It tells the player which notes or chords will be consonant with the music and allow him to improvise the notes according to the chord progressions of the song.
A key signature, as we discussed above, is a notational system that helps you identify the key of the section of the musical piece and its diatonic scale by indicating the notes with sharps or flats at the beginning of the piece. Also, using a key signature limits the use of accidentals all over the measures or bars of the musical piece.
Why Information Does a Key Signature Convey?
The obvious question is, to be useful, what information can you get from knowing a key signature of a piece of music? The simple answer is:
- It tells you the seven notes available to the player for playing a consonant piece of music.
- The related scale and the associated consonant chords.
- The key signature, coupled with the first few bars of the music, will tell you whether the music is in a major or a minor key. As stated earlier, the relative scales share the same notes and hence the same key signature.
How to Read Key Signatures in Music
Let us start by organizing the key signatures into four groups, as discussed below. This will allow you to read and co-relate the key signatures easily with the corresponding relative scale pairs. Please look at the circle of the Fifths diagram shown below.
We can consider it to be representing the twelve hours in a day like a clock.
The four groups of Key Signatures
- The 1st Group: The C Major scale showed at 12 ‘O clock position along with A minor forms the first relative scale group with no accidentals.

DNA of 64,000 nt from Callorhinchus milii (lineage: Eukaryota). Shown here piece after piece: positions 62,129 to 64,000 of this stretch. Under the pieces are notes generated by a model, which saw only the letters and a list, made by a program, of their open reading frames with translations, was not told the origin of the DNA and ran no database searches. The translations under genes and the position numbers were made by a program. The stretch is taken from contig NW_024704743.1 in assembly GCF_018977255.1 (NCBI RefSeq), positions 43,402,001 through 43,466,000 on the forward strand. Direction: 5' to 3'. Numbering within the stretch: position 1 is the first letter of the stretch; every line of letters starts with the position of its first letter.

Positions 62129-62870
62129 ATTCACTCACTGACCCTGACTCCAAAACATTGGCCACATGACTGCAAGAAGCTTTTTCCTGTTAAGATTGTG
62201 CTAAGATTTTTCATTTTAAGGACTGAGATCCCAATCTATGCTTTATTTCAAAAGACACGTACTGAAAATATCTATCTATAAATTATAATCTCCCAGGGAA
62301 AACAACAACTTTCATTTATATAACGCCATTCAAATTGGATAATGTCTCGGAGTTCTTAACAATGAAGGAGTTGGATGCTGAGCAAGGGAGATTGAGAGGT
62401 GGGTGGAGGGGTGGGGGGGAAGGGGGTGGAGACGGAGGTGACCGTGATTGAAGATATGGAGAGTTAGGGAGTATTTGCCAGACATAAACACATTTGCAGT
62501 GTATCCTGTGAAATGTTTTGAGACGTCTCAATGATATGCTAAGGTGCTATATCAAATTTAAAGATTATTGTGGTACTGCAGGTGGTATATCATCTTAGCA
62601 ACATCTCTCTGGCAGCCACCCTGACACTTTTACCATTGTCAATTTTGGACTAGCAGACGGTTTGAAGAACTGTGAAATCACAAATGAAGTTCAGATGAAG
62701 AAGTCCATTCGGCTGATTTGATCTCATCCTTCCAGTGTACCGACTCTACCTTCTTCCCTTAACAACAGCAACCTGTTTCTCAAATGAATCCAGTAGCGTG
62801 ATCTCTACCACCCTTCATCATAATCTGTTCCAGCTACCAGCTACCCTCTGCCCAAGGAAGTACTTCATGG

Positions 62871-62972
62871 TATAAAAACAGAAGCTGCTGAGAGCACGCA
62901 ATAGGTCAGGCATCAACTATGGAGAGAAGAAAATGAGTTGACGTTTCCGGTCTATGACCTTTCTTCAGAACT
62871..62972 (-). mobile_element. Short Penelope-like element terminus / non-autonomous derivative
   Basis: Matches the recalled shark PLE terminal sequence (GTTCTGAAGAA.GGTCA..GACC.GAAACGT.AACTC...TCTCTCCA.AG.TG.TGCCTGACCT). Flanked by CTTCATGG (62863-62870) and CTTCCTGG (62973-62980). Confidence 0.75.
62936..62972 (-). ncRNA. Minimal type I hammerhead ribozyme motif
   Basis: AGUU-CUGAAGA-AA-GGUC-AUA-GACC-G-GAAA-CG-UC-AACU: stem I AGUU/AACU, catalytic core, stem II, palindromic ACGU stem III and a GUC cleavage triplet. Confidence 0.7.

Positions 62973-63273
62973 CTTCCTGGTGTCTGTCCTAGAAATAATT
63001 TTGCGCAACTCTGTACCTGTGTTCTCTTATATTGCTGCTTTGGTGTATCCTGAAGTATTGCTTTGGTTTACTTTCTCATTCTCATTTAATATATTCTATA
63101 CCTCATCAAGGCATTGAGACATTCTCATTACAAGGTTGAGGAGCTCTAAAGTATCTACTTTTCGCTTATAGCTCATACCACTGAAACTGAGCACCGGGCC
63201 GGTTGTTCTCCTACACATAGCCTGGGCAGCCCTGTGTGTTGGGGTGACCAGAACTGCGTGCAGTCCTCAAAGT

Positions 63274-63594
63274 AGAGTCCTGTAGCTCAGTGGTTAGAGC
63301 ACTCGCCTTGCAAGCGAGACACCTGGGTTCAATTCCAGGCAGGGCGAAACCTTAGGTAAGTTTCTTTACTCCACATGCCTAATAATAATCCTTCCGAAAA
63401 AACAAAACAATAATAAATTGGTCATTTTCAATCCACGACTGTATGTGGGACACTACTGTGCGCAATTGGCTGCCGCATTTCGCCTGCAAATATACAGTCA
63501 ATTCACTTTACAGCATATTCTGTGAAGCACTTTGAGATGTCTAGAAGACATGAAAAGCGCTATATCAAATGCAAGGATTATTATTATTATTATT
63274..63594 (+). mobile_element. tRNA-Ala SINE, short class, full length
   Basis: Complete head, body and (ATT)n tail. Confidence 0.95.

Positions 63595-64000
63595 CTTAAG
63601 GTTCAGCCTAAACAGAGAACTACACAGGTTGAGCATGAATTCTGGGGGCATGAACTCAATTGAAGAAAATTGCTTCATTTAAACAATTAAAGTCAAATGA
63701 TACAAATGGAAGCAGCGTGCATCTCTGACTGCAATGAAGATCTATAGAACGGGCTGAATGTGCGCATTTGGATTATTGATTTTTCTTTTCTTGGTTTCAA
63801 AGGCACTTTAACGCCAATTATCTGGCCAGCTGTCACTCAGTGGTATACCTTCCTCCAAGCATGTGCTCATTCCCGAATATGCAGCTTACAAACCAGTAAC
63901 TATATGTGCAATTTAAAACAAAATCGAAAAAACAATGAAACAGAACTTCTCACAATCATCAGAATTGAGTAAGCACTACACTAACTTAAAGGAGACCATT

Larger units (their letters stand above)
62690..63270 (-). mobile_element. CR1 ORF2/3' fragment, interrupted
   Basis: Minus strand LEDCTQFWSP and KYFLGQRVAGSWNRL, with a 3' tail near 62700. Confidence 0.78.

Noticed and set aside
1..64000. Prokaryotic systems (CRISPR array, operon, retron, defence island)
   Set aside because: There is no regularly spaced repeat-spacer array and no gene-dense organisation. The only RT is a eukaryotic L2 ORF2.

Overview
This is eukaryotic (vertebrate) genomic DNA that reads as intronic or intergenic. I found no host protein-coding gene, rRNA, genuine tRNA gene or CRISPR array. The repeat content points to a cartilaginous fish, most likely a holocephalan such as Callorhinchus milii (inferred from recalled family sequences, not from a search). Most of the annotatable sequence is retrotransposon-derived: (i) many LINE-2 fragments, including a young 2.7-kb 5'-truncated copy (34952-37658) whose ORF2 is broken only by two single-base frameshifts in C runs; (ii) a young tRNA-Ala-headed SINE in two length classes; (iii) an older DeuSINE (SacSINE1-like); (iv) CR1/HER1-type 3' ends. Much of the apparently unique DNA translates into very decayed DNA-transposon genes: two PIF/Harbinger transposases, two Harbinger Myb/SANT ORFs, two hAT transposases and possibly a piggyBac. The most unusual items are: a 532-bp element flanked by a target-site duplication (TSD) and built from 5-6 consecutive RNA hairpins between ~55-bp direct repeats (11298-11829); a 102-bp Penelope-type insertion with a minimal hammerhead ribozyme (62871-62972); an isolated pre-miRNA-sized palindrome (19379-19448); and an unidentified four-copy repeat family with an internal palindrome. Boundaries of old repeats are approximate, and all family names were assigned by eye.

- The 2nd Group: G, D, A, and E major lying between 1 ‘O clock to 4 ‘O clock positions, forms the second relative scale group with 1 to 4 sharps. The number of sharps increases in the clockwise direction as we move from C to G, G to D, D to A, and A to E. As you know, we move up a 5th in the clockwise direction.
- The 3rd Group: F, Bb, Eb, and Ab major lying between 11 ‘O clock to 8 ‘O clock positions, forms the third relative scale group with 1 to 4 flats. The number of flats increases in the anticlockwise direction as we move from C to F, F to Bb, Db to Eb, and Eb to Ab. As you know, we move down a 4th in the anticlockwise direction.
- The 4th Group: B/Cb, F#/Gb, and Db/C#, lying between 5 ‘O clock to 7 ‘O clock positions, forms the fourth relative scale group. As you can see, each member in the group is represented by two enharmonically equivalent notes. Notes B, F#, and C# represent 5, 6, and 7 sharps. While the notes Cb, Gb, and Db represent 7, 6, and 5 flats. The number of sharps increases in the clockwise direction up to C #, and the number of flats increases in the counter clockwise direction up to Db.
Hence if you see four sharps, the relative group is E major/C# minor at the 4’O Clock position. Or if you encounter five flats, the relative scale group is Db Major/Bb minor at the 7’O clock position.
We will see it in a little more detail in the next sections.
Key of C Major and A Minor
As stated earlier, the C Major key and its relative A minor key are the only relative key pair that does not have any sharps or flats. It belongs to group 1, defined above.
Sharp Key Signatures
In this section, we will discuss the key signatures having only sharps, i.e., groups 2 and 4 above from 12′ O clock position to 7 ‘O clock position in a clockwise direction.
Major Key Signatures with Sharp Keys only
The table below shows the above 7 scales, their relative minors, and the notes of the major scale. SD denotes the scale degree of the notes of the scales, as per the music theory.